Game Editor architecture
Members - Reputation: 122
Posted 03 February 2013 - 12:40 PM
Crossbones+ - Reputation: 2291
Posted 03 February 2013 - 02:45 PM
I was curious as to why you decided to use MFC over wxWidgets? I am personally a huge fan of Qt for GUI applications.
My advice when it comes to architecture is to design your editor using flowcharts/UML before attempting to code it. At the minimum avoid adding features for the sake of adding features. Use your editor in the context of creating a game and you will have features that grow organically (and that are actually useful for something).
If I were to design an editor I would make some form of scripting language a core feature. The ability to script game logic, write triggers, and create new tools without having to change the source code for your editor will in my mind make the editor a lot more flexible. I might even suggest having your game's importers and exporters defined in a scripting language as well.
Have you checked out Ogitor? It is a Qt based scene editor for Ogre.
Members - Reputation: 2284
Posted 03 February 2013 - 09:19 PM
Make sure your classes only do one task. If you have to use the word 'and' to describe what a class does then you should split it up into multiple classes. Keep the parts as disconnected as possible. The code that does the drawing shouldn't depend on code for collision detection and vice versa.
I would only make an editor if it were to facilitate making a game that you are already working on. Don't try to make a generic game editor that is capable of making every type of game. The game editor should use as much code that makes sense from the actual game. This could be the drawing code, collision detection, ect. Also, don't add features to an editor unless you actually need it. You can spend a lot of time adding features to a game editor or game engine but if you don't have an immediate use for it then it is a bit of a waste.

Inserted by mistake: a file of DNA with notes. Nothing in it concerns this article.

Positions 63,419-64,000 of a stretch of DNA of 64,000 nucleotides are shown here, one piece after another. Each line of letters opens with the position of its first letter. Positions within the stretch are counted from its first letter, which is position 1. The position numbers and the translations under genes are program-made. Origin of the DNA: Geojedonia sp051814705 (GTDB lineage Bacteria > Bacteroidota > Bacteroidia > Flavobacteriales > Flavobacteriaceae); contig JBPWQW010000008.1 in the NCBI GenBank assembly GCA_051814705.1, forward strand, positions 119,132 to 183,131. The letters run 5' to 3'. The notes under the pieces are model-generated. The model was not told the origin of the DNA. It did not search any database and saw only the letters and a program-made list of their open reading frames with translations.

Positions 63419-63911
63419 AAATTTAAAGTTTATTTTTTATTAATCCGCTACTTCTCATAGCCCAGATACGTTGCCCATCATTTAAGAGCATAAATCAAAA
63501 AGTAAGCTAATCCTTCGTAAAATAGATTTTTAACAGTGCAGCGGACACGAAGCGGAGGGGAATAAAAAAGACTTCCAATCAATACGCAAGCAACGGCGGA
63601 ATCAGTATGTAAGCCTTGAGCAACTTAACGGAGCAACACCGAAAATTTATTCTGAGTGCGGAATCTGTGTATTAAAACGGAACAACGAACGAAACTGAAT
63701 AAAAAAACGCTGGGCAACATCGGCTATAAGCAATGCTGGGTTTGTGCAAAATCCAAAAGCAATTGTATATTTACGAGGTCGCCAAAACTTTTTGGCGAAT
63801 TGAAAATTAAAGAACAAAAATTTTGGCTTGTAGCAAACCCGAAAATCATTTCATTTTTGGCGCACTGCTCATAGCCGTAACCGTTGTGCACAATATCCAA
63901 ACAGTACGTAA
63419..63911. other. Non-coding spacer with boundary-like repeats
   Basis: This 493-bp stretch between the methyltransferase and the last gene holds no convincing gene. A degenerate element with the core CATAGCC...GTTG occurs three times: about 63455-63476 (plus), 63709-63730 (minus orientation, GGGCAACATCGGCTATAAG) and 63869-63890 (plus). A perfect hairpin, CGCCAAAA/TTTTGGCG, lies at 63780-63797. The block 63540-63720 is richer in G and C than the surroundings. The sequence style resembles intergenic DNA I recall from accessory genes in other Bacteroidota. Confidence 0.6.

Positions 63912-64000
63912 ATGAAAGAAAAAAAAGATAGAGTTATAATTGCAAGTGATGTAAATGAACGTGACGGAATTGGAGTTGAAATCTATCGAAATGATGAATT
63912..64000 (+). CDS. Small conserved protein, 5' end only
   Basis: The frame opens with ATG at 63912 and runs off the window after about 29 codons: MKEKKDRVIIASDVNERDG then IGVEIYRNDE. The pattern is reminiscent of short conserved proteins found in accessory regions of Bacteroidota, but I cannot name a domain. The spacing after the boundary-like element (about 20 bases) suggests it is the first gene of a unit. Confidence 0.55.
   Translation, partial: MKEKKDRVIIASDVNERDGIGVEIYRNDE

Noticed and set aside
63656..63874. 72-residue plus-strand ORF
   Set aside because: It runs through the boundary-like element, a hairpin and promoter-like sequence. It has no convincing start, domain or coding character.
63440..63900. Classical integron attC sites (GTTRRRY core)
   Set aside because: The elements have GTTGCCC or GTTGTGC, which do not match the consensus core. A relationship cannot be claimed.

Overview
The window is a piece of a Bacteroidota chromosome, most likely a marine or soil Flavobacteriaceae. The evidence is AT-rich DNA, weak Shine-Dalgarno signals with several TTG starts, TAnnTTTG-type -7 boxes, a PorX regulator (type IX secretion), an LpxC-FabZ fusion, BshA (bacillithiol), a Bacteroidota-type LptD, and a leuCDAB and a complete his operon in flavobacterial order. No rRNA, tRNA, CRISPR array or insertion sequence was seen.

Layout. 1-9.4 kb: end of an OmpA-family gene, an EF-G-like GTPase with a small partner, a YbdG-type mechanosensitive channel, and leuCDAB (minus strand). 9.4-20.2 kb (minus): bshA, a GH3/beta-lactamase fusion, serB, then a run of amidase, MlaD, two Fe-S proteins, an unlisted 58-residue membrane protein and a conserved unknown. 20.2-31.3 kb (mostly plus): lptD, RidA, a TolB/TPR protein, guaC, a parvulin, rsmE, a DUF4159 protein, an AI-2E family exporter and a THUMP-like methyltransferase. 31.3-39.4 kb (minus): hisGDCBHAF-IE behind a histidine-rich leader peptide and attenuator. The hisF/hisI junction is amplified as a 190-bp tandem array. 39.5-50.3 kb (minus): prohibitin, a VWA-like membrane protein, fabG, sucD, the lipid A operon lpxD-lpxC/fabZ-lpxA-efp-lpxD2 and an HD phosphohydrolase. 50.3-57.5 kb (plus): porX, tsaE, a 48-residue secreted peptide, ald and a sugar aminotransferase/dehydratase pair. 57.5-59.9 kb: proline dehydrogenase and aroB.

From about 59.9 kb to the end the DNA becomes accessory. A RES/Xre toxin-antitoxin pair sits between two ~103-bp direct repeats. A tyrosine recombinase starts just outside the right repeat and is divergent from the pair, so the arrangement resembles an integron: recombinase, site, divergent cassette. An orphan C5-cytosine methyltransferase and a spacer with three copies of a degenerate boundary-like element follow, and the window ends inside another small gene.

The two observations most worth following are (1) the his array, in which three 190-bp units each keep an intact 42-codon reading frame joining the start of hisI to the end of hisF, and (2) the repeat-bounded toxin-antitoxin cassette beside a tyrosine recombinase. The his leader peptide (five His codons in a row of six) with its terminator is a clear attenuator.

Also, I would like to give out a warning against global or singleton managers. Adding global objects makes code less flexible and testable. Global objects are tempting because they make access to them really easy. It takes less work to plan out the code. In the project I am working on now I have made it a point to not have any singletons and it has been great. Before I would have a singleton resource manager, that way all loaded resources are cached in the same place. It seemed like a reasonable use for singletons. The project I am not doesn't do that. Instead I pass a resource manager wherever loading resources is needed.
Just the other day I realized how easy it would be to put all of my resources into a single file because of this. Instead of having all resources loaded from a non-changing global object. I can pass it different types of loaders. One loader takes a resource path and finds a file in a folder, or I can pass in a loader that loads the resource from a single combined file without making any change to the code that uses the resource loader. This is especially useful because the game I am working on is an HTML5 game letting me work with my resources organized nicely onto folders, then when I finish it, I can merge all resources into a single file letting them be loaded in a single request.
Some of my thoughts.
Members - Reputation: 122
Posted 04 February 2013 - 03:52 AM
Thank you for replies.
In conclusion i decide to use plugin architecture.
It would give a lot flexibility and it`s like all editors do. But i never before faced with that. So i will try to tell you what i think about it.
Host App contain
- load/unload plugins
- base interface to add frame/window and other UI
- base interface to communicate with other plugins
- collect all events and EventListeners
- send specific events to it listener
It's all what host app contains. But, how to implement it? I mean all communication. How to load and save files. Edit object with different plugins. I'm thinking to use QT, is it better than MFC or wxWigets.
Can you give me some advices please.